missing word: mullet
Douglas G. Wilson
douglas at NB.NET
Sun Oct 8 12:11:21 UTC 2000
>>Amazon shows at least two "mullet" books.
>I found only one on haircuts--the other's on how to cook the fish, I think.
Oops, that's right. Its title -- "Mulletheads" -- fooled me.
> From the insult mullet-head, apparently (which goes back to the mid
>19th c.). Probably first was equivalent to 'fish-head', but then
>stupid people stereotyped in terms of haircut, so a 'mullet' is the
>type of haircut a mullet-head has?
Seems plausible, if 'mullethead' in this sense is in current use. It's not
familiar to me. But see below.
>>Somebody claims the expression comes from the use of "mullethead" in the
>>movie "Cool Hand Luke".
I do too, after watching the movie (again, after decades). 'Mullethead' is
used in the movie 2-3 times but in a nonspecific context where it could
just as well have been 'muttonhead' -- which is familiar to me and which is
in standard dictionaries. I suppose that whoever claimed the derivation of
the hairdo name from this movie simply remembered 'mullethead' from this
solitary source -- I don't remember it from anywhere else either, although
now I find it in Mark Twain books which I have indeed read (long ago)!
Today, judging from a Web search, 'mullethead' would most usually be
understood as 'someone who has a mullet hairdo'. I presume the existence of
the word in the movie script must indicate that it was conventional and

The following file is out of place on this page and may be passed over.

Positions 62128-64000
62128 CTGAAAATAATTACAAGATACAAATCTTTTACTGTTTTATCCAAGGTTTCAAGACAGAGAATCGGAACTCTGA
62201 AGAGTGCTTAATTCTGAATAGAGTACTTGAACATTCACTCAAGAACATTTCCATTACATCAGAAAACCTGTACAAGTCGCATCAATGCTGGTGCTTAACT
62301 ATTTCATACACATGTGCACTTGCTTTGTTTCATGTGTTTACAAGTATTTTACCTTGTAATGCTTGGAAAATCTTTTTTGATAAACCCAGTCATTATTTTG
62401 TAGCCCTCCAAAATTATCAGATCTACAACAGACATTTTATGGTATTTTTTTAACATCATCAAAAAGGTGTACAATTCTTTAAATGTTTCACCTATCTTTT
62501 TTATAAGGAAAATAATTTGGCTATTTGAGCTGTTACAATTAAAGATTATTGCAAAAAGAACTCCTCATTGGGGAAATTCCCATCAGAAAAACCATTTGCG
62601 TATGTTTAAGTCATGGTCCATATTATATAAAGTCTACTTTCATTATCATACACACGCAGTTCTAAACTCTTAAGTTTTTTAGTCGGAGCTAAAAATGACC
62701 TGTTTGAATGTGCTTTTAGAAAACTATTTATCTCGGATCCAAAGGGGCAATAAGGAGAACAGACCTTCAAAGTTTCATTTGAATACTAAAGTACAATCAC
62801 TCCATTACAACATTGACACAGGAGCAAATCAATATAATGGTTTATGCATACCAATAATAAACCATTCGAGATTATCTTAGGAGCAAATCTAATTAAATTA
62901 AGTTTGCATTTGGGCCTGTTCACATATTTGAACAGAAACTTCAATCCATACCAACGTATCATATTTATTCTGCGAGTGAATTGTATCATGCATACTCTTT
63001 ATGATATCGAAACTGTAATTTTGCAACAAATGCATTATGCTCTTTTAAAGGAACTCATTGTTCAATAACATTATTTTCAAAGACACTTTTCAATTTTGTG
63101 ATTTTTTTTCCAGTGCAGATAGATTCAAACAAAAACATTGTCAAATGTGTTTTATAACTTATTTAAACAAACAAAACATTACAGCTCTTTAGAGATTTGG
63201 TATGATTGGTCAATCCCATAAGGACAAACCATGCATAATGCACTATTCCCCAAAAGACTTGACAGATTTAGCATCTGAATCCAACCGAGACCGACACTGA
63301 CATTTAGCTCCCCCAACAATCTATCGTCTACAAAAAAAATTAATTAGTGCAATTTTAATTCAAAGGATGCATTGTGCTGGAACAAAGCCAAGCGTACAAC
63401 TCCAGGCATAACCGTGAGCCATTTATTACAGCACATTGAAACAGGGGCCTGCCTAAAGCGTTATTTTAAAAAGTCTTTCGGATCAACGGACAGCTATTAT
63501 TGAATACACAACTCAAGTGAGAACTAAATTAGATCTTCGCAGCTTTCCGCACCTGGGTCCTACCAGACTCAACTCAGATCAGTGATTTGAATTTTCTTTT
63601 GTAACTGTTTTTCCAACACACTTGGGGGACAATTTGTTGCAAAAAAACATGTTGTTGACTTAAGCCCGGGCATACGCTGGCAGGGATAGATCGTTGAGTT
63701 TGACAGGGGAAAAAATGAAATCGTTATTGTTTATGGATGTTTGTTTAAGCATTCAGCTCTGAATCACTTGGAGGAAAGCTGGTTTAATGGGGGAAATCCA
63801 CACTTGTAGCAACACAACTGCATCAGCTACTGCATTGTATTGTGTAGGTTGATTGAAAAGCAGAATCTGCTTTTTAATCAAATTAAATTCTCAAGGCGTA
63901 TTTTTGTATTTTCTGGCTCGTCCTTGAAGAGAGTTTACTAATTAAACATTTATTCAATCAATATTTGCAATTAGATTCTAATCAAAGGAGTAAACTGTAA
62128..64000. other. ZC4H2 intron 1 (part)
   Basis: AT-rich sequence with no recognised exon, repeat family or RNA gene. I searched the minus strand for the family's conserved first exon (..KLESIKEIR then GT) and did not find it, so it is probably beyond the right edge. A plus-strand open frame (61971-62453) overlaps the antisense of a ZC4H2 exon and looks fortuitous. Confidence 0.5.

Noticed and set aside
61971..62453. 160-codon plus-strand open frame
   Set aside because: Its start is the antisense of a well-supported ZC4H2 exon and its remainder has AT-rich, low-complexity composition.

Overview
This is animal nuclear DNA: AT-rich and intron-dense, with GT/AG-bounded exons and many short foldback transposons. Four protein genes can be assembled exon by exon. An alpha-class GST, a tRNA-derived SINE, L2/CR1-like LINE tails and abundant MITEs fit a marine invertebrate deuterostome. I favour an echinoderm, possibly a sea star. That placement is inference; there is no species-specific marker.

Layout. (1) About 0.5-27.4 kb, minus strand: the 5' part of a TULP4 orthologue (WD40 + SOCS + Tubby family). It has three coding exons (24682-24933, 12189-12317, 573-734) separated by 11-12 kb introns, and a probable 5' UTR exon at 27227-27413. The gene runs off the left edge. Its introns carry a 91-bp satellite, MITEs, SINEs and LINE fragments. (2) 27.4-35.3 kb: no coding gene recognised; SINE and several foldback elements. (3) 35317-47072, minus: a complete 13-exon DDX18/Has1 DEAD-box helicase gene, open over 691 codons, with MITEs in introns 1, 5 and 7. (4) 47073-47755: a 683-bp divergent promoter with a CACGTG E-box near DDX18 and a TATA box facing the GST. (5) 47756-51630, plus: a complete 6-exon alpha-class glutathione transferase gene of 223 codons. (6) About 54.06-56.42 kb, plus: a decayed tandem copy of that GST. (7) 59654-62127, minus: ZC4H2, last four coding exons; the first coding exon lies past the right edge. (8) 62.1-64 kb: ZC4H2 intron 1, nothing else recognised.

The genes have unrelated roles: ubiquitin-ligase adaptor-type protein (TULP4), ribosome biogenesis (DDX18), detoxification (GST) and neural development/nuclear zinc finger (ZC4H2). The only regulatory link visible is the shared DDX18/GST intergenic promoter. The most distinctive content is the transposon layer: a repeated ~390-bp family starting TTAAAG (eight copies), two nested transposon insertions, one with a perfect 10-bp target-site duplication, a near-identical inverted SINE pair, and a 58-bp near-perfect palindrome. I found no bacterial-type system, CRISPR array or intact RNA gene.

understandable (= 'idiot') in some American regions/circles in the 1950's
(approximate setting, apparently the US South) or 1960's (book and movie
dates). Anybody here familiar with it from back then? Or even from the
1970's or 1980's? Or at all, without reference to a haircut?
Are there parallels, etymologically? There are a lot of '-head' epithets,
and there are a lot of stupid-looking hairstyles -- is there a hairdo
called a 'mutton' or a 'chowder'? 'Air', 'block', 'bone', 'cabbage',
'chuckle', 'clunk', 'jug', 'lunk', 'meat', 'noodle', 'pumpkin', 'wooden',
...? These types of '-head' are more recognizable than 'mullethead' in my
milieu, and they're in the standard dictionaries. [I suppose other popular
favorites such as 'dick', 'pecker', 'shit', 'f*ck' are excluded from
consideration because (among other reasons) it would be awkward to discuss
one's style with the barber?]
Perhaps 'mullethead' is a conventional epithet within a certain environment
where the 'mullet' became popular? Country-western music circles, perhaps?
Or perhaps 'mullethead' was conventional in Britain circa 1980?
Alternatively, could the word come from some other place where 'mullets'
have been popular? Germany? France?
Reaching a little farther, perhaps, I note that this is a 'hybrid' (short +
long) haircut; could the name be related to 'mule' = 'hybrid'?
Even farther: this would be perceived by some as a 'womanish' look for a
man; is there a possibility of a cognate of Spanish 'mujer', Portuguese
'mulher' = 'woman' or English 'muliebrity' or Middle English 'mulier' =
My personal (very tentative!) suggested etymology derives 'mullet' not from
'mullet-head' but from 'mullet-tail'. Apparently a mullet (fish) has a
distinctive forked tail (noted by anglers), and some early mullet hairdos
may have resembled this tail. There are parallels: ducktail haircut,
rat-tail haircut, and the alternative term 'beaver paddle' for the (fuller)
What does the OED say?
-- Doug Wilson
More information about the Ads-l